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Disadvantages of quoting integers in a Mysql query?

I have a very simple table Called Device on MYSql database.

+-----------------------------------+--------------+------+-----+----------------+
| Field                             | Type         | Null | Key | Extra          |
+-----------------------------------+--------------+------+-----+----------------+
| DTYPE                             | varchar(31)  | NO   |     |                |
| id                                | bigint(20)   | NO   | PRI | auto_increment |
| dateCreated                       | datetime     | NO   |     |                |
| dateModified                      | datetime     | NO   |     |                |
| phoneNumber                       | varchar(255) | YES  | MUL |                |
| version                           | bigint(20)   | NO   |     |                |
| oldPhoneNumber                    | varchar(255) | YES  |     |                |
+-----------------------------------+--------------+------+-----+----------------+

This table has more than 100K records. I am running a very simple query

select * from AttDevice where phoneNumber = 5107357058;

This query takes almost 4-6 second, But when I change this query a little bit as shown below.

select * from AttDevice where phoneNumber = '5107357058';

It takes almost no time to get executed. Notice that phoneNumber column is varchar. I don't understand why the former case takes longer time and later doesn't. The difference between these two queries is the single quote. Does MYSQL treats these to query differently if so then why?

EDIT 1

I used EXPLAIN and got the following output but don't know how to interpret these two results.

mysql> EXPLAIN select * from AttDevice where phoneNumber = 5107357058;
+----+-------------+-----------+------+---------------------------------------+------+---------+------+---------+-------------+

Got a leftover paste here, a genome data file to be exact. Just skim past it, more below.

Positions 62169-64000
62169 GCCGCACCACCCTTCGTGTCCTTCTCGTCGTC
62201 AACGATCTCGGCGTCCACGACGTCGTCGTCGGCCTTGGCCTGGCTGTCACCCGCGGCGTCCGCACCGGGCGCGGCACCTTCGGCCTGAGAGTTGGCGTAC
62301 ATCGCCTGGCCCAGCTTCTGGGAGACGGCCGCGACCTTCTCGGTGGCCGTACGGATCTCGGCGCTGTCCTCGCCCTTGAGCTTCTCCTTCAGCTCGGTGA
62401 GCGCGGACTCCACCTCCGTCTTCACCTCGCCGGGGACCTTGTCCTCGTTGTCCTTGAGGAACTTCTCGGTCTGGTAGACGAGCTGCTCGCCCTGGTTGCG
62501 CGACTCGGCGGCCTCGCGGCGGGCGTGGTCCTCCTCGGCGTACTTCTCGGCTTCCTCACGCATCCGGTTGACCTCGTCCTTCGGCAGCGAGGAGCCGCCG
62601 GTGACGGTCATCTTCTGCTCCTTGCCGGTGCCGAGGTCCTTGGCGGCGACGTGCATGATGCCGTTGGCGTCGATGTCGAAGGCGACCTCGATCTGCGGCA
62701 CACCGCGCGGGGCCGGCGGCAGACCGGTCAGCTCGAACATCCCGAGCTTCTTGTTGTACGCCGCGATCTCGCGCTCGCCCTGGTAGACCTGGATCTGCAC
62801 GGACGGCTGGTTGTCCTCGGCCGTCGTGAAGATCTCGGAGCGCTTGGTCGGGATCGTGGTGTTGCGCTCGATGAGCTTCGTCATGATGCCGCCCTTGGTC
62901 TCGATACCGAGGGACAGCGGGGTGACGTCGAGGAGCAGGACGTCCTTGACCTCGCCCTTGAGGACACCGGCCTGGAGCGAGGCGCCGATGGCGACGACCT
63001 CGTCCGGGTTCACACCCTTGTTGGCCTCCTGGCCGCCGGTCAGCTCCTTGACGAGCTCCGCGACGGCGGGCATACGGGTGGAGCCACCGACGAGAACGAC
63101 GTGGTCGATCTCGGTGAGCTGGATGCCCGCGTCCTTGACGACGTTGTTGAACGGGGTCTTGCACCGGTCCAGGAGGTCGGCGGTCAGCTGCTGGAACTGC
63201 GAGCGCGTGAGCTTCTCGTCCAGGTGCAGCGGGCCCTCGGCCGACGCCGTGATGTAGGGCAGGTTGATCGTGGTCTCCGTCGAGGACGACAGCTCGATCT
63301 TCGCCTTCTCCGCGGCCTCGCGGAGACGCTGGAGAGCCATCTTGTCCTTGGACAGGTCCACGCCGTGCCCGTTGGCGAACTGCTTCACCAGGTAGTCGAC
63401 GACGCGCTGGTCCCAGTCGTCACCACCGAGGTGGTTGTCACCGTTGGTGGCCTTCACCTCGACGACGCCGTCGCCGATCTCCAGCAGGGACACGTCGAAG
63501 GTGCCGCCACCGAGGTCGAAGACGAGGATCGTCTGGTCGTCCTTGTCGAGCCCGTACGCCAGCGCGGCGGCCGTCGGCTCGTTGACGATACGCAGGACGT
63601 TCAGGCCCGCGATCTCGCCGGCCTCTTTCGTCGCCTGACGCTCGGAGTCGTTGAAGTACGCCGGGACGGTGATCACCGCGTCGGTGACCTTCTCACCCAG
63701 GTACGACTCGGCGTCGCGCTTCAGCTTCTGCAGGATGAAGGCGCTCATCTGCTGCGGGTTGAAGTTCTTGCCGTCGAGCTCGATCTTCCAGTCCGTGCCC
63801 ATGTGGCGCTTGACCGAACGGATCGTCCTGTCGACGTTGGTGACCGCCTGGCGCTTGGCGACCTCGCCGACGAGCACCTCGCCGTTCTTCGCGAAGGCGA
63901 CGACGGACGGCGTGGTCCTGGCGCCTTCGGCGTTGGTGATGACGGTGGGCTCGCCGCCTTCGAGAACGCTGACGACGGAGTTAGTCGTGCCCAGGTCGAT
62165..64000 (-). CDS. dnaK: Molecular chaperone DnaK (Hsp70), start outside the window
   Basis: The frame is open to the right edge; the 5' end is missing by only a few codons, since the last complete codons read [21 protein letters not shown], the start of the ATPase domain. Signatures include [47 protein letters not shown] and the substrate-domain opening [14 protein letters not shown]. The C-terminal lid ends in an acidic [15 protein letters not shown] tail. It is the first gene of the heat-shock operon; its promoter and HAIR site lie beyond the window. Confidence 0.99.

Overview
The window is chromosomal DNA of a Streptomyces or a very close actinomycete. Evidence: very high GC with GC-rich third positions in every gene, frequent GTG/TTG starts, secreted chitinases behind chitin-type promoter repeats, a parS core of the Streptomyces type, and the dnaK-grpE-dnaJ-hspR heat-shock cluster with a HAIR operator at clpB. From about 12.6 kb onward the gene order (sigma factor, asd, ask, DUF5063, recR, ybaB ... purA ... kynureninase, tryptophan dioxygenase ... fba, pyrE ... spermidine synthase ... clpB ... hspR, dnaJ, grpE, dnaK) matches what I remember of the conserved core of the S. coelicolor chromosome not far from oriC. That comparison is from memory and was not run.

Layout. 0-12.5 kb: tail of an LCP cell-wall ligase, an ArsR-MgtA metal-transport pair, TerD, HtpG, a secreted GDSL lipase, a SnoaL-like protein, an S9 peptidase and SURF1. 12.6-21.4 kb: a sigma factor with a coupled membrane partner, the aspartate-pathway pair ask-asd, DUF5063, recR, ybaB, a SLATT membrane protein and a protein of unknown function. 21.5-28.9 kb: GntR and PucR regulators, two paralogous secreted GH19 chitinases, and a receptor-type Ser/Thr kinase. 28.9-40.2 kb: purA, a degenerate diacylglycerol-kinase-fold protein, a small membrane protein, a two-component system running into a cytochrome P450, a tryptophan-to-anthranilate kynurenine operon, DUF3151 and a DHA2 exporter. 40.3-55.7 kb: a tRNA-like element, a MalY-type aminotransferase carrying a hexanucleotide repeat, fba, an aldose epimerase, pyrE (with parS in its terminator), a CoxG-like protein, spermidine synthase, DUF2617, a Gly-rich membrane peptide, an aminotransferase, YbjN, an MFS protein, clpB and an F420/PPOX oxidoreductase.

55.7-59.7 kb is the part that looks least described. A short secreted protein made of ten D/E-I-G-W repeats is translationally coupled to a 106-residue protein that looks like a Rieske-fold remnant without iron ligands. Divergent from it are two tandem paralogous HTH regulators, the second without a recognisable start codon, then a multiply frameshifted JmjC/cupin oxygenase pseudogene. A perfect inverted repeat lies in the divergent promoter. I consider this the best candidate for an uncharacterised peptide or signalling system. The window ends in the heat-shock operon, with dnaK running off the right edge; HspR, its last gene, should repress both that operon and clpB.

| id | select_type | table     | type | possible_keys                         | key  | key_len | ref  | rows    | Extra       |
+----+-------------+-----------+------+---------------------------------------+------+---------+------+---------+-------------+
|  1 | SIMPLE      | Device    | ALL  | phoneNumber,idx_Device_phoneNumber | NULL | NULL    | NULL | 6482116 | Using where |
+----+-------------+-----------+------+---------------------------------------+------+---------+------+---------+-------------+
1 row in set (0.00 sec)

mysql> EXPLAIN select * from AttDevice where phoneNumber = '5107357058';
+----+-------------+-----------+------+---------------------------------------+-------------+---------+-------+------+-------------+
| id | select_type | table     | type | possible_keys                         | key         | key_len | ref   | rows | Extra       |
+----+-------------+-----------+------+---------------------------------------+-------------+---------+-------+------+-------------+
|  1 | SIMPLE      |   Device  | ref  | phoneNumber,idx_Device_phoneNumber    | phoneNumber | 258     | const |    2 | Using where |
+----+-------------+-----------+------+---------------------------------------+-------------+---------+-------+------+-------------+
1 row in set (0.00 sec)

Can someone explain me about the key, key_len and rows present in EXPLAIN query output?

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marked as duplicate by Sergey Eremin, WATTO Studios, Toon Krijthe, Kemal Fadillah, H.Muster Oct 4 '12 at 7:06

This question has been asked before and already has an answer. If those answers do not fully address your question, please ask a new question.

3  
have you tried to EXPLAIN the queries? That should answer your question. –  Greg Oct 3 '12 at 23:33
1  
Is it possible that the second time it's executing faster because it cached parts of the results in memory? –  Adam Plocher Oct 3 '12 at 23:34
    
Q: Did you try "explain"? What did it say w.r.t. to possible_keys, key, key_len, etc? Please post the two "explains". Q: Why the "sql-server" tag? –  paulsm4 Oct 3 '12 at 23:38
    
In my humble opinion, when the value given for comparison with phoneNumber is in another datatype (unsigned integer in your example) the value is first cast to VARCHAR, which is probably the reason why it takes that extra time. –  inhan Oct 3 '12 at 23:45